A student raised how AGMs are prepared for acute first-aid, but recovery is a prolonged process. Some students wanted to improve their skillset for supporting post-action/post-crisis recovery. That stuff won't be included in the 6 or 8 hour AGM training as I teach it, but would be good to flesh out into a good-length training for the populations we serve.

The agenda for the 7-hour training in Atlanta

  • 2 hour health and safety (open to people who don't want to stay for the rest)
  • Affinity groups lecture, SAMPLE practice, and confidentiality discussion
  • Scene assessment and communicating about a scene practice sessions and debriefs
  • First aid lectures, demonstrations, and practice sessions (no initial assessment)
  • Lecture and discussion on local referral options.2

If we'd been able to do it on Thurs, the plan was to support AGMs in teaching the Health and Safety training Friday.

The 2 hour health and safety is is similar to this outline (which I use as a handout): Ferguson health promotion training outline. That whole training is fun and works well. Students do human barometers, paired buddy check-ins, eyeflushes, and a really fun "best-dressed protester" exercise.

The affinity groups lecture, SAMPLE practice, and confidentiality discussion used Sophia's SAMPLE training sheets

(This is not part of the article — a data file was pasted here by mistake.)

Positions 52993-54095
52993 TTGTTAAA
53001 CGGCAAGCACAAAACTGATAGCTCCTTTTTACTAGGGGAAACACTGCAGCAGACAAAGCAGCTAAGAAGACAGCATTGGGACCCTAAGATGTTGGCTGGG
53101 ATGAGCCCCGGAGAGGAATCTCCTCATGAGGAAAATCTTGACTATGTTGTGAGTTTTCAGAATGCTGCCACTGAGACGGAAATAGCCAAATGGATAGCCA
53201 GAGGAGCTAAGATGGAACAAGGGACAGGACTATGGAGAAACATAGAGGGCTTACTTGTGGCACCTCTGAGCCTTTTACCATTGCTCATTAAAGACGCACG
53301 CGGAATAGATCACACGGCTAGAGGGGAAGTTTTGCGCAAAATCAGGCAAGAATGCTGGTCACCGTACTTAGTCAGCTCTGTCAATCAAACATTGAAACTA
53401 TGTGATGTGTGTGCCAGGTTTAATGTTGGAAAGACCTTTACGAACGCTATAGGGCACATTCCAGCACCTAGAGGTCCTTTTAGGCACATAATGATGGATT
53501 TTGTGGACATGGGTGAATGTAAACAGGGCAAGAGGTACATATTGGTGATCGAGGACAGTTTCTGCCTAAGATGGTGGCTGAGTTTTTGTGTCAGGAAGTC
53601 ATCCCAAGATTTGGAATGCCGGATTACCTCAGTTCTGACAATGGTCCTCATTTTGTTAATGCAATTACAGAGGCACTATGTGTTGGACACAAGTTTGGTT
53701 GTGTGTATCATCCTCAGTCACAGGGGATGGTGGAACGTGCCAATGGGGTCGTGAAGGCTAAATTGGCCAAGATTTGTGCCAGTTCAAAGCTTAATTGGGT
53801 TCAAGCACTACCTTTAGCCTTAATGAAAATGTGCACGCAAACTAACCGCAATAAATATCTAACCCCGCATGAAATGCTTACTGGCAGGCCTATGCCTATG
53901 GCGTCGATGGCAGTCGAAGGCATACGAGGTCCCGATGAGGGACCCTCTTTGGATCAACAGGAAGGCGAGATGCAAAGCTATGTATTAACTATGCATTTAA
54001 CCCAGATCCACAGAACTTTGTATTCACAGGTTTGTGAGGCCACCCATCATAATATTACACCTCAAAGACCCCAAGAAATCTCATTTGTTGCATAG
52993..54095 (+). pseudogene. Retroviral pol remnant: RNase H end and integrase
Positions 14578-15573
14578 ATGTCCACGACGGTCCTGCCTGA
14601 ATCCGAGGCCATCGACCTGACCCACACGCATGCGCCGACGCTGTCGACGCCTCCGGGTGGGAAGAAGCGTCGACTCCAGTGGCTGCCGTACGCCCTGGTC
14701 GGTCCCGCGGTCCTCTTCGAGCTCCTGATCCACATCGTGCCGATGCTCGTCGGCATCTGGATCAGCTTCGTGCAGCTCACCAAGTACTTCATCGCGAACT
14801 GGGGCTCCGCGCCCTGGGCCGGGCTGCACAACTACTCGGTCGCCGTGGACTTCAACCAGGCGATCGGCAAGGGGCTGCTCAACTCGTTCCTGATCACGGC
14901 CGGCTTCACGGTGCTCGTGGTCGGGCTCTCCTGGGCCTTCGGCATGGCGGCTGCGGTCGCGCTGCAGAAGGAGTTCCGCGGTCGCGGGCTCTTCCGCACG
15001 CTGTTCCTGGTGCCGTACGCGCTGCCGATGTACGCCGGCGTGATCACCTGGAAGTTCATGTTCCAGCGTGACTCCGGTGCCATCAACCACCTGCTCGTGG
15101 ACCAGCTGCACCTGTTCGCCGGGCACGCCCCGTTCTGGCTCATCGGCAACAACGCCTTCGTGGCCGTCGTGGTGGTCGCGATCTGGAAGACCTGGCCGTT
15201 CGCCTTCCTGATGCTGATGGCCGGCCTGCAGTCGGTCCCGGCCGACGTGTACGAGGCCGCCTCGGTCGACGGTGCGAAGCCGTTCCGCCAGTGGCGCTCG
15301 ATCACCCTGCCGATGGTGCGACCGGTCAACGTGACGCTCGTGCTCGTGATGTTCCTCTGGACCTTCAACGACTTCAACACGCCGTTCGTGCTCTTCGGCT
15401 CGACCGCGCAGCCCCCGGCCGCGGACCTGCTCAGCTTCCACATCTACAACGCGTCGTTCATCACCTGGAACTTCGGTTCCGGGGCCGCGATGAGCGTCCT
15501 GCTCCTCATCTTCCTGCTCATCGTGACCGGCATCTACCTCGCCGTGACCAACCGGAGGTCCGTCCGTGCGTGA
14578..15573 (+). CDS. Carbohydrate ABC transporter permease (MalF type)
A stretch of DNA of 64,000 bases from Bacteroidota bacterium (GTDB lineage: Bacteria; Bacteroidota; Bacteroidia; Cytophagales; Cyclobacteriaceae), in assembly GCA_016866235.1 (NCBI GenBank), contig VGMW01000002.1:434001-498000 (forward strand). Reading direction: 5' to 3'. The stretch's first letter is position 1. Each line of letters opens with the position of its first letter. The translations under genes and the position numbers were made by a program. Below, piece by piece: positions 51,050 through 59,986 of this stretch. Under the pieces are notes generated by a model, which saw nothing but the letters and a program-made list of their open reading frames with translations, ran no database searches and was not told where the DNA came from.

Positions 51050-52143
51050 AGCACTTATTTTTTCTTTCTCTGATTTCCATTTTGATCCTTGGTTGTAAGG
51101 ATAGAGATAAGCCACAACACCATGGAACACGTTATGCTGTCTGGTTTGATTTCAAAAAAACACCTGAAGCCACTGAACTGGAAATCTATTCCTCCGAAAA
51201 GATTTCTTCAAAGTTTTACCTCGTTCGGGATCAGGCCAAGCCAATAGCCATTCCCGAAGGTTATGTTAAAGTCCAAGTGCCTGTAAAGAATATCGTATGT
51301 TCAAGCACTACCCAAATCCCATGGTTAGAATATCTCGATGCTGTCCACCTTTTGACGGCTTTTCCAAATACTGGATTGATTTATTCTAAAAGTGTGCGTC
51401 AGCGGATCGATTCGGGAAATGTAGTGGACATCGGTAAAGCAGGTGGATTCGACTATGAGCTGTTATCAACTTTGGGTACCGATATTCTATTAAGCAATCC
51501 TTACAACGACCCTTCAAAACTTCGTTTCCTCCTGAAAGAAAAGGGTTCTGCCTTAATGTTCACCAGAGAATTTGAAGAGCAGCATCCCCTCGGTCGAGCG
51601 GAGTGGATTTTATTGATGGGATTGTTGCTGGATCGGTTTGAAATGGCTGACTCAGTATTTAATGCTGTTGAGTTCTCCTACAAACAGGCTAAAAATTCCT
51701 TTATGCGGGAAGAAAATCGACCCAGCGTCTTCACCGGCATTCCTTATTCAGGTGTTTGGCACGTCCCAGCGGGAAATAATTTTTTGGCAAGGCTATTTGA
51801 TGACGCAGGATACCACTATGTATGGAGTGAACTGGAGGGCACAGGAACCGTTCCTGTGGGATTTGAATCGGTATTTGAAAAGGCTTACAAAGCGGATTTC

The scene assessment and communicating about a scene practice sessions and debriefs used Dick R's style of communicating about a scene: Scene safety training exercise) and a scene awareness exercise led by Dave P that I think I've seen Charles and Leah do in the past. Both exercises were hits.

For the first aid lectures, demonstrations, and practice sessions we worked through Colorado Street Medics' 2010 first aid zine,3 which all students got a copy of. We dumped fake blood on each other, students practiced gloving up, using roller gauze, walking assist, putting each other in shock position, etc. CSM's zine is pretty good because it has pictures. I'd like to start sending students to Where There Is No Doctor's new first aid chapter and Buttaravoli & Stair's Common Simple Emergencies on their phones during future trainings.4 I feel like otherwise they'll forget to look at it when they need it.5

There were no activities during the lecture and discussion on local referral options.

Four final comments

1. We should have integrated SAMPLE more deeply into scene assessment (give people cards with AMPs of their fictional affinity group before going outside for the exercise), first aid, and referral options. As it was we taught SAMPLE then never referred back to it.

2. Street medic trainings (because of the centrality of consent) provide lots of opportunity for practicing communication. AGMs don't need that much practice, but could use some. It should be adapted to mimic communication with someone the AGM knows.

3. We taught privacy circle but didn't emphasize how intensely a crowd mobs a casualty; wanting to help or protect the casualty, or just curious. I remembered this crowd behavior when, during the anti-Klan action, a person with a breathing difficulty was mobbed by a crowd (including two street medics who didn't recognize that a nurse was already on scene). The paramedics arrived promptly with oxygen, but that poor person needed space.

4. Scenarios adapted for caring for known friends instead of randos would be great.

Hope these reflections help someone :) - Comments: 0